Tunesday: Inspired by solo acts

Solo acts are usually one of two things:a horrendous idea, rooted in anartist’s overconfidence in his or her talent or a way for a musician to break from what he or she knows to experiment a bit. Bands have combusted from one artist wanting to do his own thing, while others have formed due to the same reason. Here is a look at a few artists who have started individual careers, which either sparked new groups or have led to a flourishing one-man show.

José González — “Down The Line”

The plucking of a classical guitar along with soothing vocals and warm acoustics characterizes the style of Swedish indie folk singer José González. He launched his solo career in 2003, after which he intermittently put production for his band Junip on the backburner. González formed this original project in the late ‘90s with Tobias Winterkorn on organ and synthesizers. Junip’s pieces, such as“Howl” with its minimal percussion and guitar shuffles, are a bit more whimsical than the artist’s solo pieces.

Neil Young — “Old Man”

Although their time together was short lived, Buffalo Springfield released three albums and earned themselves a spot in the Rock & Roll Hall of Fame. Directly after the group disbanded, co-founder Neil Young fell into a prominent solo career, dominated by the ragged sound of his acoustic guitar. This track which comes from his 1972 album Harvest features James Taylor on the banjo and Linda Ronstadt on backing vocals. Similar to hiswork for Buffalo Springfield, Young continues to sing somber and contemplative lyrics.

Eric Clapton — “Layla”

After leaving The Yardbirds and Cream in 1968, Eric Clapton joined the group that became Derek and the Dominos, in which for the first time, he did not always assume the leading role. This track, released in the fall of 1970, comes off their only album Layla and Other Assorted Love Songs. Composed by Clapton and drummer Jim Gordon, the piece features Clapton on guitar and ends in a piano composition played by Gordon. Clapton’s style remains fairly stagnant throughout his different bands and solo works — probably why he was the only three-time inductee to the Rock & Roll Hall of Fame, for The Yardbirds, Cream and his solo career.

Jonny Greenwood — “Skip Loop”

Though better known as the lead guitarist ofRadiohead, Jonny Greenwood also works as a composer both in solo works and frequently on film scores. He recently added this arrangement to his individual repertoire as a follow up to “Loop,” which he performed earlier this year. Greenwood’s “Skip Loop” is less aggressive compared to “Loop,” therefore reigning a bit less true to his style in Radiohead.

Noel Gallagher’s High Flying Birds — “Dream On”

The squabbles between Noel and Liam Gallagher began in the early ‘90s and eventually led to Oasis’s break up in 2009.  Rather than taking Oasis’s eradication as a sign to try something new, Noel turned to catchy choruses in what is his solo moniker of Noel Gallagher’s High Flying Birds. AlthoughOasis borrowed a little too heavily from the works of those who came before them, at least it wasn’t a watered down version of it.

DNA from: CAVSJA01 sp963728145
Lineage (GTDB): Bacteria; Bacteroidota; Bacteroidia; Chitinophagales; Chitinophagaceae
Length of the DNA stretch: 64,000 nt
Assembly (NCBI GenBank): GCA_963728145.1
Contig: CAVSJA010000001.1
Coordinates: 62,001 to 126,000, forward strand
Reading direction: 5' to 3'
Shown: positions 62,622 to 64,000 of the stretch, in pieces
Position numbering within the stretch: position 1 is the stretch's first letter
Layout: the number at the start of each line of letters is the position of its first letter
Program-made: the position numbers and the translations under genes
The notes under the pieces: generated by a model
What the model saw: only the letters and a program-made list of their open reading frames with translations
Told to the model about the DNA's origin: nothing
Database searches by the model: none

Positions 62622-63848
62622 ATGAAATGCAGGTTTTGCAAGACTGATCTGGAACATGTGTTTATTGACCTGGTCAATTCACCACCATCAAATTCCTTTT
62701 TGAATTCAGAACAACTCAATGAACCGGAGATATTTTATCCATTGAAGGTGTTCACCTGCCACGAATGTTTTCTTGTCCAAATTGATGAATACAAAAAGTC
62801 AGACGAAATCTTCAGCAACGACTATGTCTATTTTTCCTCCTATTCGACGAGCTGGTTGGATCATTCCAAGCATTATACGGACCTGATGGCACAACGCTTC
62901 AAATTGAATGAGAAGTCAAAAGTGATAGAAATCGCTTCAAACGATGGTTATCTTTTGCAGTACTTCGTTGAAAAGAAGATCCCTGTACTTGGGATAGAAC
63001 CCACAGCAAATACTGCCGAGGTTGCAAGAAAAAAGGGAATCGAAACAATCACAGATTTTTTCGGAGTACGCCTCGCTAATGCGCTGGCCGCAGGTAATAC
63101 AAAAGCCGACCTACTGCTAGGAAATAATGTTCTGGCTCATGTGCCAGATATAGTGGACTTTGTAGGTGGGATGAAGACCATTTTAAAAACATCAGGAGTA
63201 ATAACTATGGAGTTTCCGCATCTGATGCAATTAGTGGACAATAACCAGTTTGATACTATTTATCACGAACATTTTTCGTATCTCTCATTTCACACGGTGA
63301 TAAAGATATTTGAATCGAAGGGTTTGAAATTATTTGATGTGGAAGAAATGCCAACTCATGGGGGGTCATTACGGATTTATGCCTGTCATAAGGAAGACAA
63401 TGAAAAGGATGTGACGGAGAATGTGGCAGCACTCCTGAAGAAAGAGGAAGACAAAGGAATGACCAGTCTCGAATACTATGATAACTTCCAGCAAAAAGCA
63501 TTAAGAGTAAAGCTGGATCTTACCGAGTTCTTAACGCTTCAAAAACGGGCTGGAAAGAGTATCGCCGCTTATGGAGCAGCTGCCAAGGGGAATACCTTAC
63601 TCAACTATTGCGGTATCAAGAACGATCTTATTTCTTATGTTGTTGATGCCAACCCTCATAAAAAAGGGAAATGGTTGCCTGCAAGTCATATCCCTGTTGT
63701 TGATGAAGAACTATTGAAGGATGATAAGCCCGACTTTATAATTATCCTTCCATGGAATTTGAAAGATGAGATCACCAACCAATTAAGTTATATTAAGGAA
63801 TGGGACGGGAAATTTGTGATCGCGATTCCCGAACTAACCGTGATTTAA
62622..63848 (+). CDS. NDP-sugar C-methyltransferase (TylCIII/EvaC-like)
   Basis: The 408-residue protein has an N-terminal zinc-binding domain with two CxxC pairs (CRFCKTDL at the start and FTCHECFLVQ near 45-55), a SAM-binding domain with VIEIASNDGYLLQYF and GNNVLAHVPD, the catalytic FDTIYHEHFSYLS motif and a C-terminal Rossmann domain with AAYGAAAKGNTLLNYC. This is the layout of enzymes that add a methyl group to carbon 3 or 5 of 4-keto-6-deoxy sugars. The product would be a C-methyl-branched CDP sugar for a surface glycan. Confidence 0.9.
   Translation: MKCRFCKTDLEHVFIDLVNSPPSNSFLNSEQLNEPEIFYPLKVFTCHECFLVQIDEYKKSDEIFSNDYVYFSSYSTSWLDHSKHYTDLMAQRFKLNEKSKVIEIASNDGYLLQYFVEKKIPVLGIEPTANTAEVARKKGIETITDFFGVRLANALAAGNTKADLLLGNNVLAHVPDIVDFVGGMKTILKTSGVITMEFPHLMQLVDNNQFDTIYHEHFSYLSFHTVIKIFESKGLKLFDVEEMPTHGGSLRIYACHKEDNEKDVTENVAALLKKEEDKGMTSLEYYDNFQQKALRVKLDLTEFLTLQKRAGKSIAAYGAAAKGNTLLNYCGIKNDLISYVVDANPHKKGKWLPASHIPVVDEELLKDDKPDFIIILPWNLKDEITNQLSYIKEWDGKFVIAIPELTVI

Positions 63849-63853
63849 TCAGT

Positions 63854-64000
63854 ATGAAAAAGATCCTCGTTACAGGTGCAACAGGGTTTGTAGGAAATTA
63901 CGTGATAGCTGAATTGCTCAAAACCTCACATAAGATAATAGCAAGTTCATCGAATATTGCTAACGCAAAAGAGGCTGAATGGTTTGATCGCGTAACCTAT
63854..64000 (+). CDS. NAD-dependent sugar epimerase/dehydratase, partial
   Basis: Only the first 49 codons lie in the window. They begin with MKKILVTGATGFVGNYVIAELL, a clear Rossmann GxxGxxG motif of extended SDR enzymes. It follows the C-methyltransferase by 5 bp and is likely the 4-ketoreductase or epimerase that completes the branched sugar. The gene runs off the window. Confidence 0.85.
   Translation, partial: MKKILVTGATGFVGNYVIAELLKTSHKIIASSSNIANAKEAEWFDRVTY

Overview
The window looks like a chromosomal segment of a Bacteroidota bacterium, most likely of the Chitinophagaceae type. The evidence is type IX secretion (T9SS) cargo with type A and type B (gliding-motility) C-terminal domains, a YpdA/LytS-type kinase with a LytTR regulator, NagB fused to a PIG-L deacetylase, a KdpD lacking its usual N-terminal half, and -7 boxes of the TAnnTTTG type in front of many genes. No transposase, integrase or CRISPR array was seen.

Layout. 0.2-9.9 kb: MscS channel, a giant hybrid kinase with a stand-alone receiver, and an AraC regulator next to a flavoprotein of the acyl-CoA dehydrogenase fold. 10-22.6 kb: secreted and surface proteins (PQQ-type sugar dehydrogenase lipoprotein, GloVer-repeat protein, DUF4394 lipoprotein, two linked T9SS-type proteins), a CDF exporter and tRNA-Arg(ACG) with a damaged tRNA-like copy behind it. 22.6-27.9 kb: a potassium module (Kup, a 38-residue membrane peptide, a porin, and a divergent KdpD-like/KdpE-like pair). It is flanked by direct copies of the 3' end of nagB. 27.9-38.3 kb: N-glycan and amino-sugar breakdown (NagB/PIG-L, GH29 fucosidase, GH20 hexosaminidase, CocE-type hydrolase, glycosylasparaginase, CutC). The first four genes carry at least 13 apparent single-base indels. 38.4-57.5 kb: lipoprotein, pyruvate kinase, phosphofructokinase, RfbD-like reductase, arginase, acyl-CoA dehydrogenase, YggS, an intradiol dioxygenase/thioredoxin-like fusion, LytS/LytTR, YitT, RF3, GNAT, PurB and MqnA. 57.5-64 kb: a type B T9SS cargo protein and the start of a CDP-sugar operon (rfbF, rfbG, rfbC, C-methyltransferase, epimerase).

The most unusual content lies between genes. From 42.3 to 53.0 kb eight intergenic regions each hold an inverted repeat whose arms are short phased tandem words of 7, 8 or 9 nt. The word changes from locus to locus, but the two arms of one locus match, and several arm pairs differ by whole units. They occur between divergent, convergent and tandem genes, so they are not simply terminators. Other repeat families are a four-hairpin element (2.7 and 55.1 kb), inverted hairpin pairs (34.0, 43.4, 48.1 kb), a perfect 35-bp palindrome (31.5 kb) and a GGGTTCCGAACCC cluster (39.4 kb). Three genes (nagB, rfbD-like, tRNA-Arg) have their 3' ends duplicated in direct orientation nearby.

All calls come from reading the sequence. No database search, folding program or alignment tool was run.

Grizzly Bear — “Yet Again”

Grizzly Bear, initially a channel for Ed Droste’s songwriting in early 2000s, unexpectedly became a full-fledged band. The first album under this moniker was largely a solo piece, and Droste did not add accompanying members until a year after its release.  This track comes from their most recent record, Shields, and features the clear, intimate vocals of the band’s founder.  It maintains Grizzly Bear’s multi-layered harmonies but is more up-tempo than their previous songs.

Foo Fighters — “All My Life”

After Kurt Cobain died in the mid ‘90s, Nirvana drummer Dave Grohl began Foo Fighters as a solo project. Shortly before the release of their first album, Grohl recruited bassist Nate Mendel, drummer William Goldsmith, and guitarist Pat Smear, also a touring band mate of Nirvana. These members have since changed drastically, but in the twenty years since its founding, Foo Fighters has never returned to its original existence as a solo project. This track, off their fourth full-length record, won a Grammy Award for Best Hard Rock Performance, hardly a surprise with the raspy grungy crescendos. Foo Fighters announced they will release an eighth studio album this November.

Neutral Milk Hotel — “King Of Carrot Flowers”

Neutral Milk Hotel, formed in the late 1980s, started out as Jeff Magnum’s one-man project, also meant largely as an outlet for his songwriting. He solely created the band’s first album Everything Is, only adding a full band when the time came to tour. The album, which this track comes off, titled Aeroplane Over the Sea, is their most widely recognized collection.  Unfortunately, the success surrounding it overcame Magnum, leading to the band’s break up in 1999, though they recently did a handful of reunion shows. “King of Carrot Flowers” begins with Magnum’s subdued vocals and guitar.  As thelyrics get more obscure, Magnum’s voice starts to soar, and he adds in horns, synths and violin. Although it combusted, Magnum’s project, established as a creative plug, grew into a name that fans still recognize decades later.

Contact Sasha Chebil at [email protected].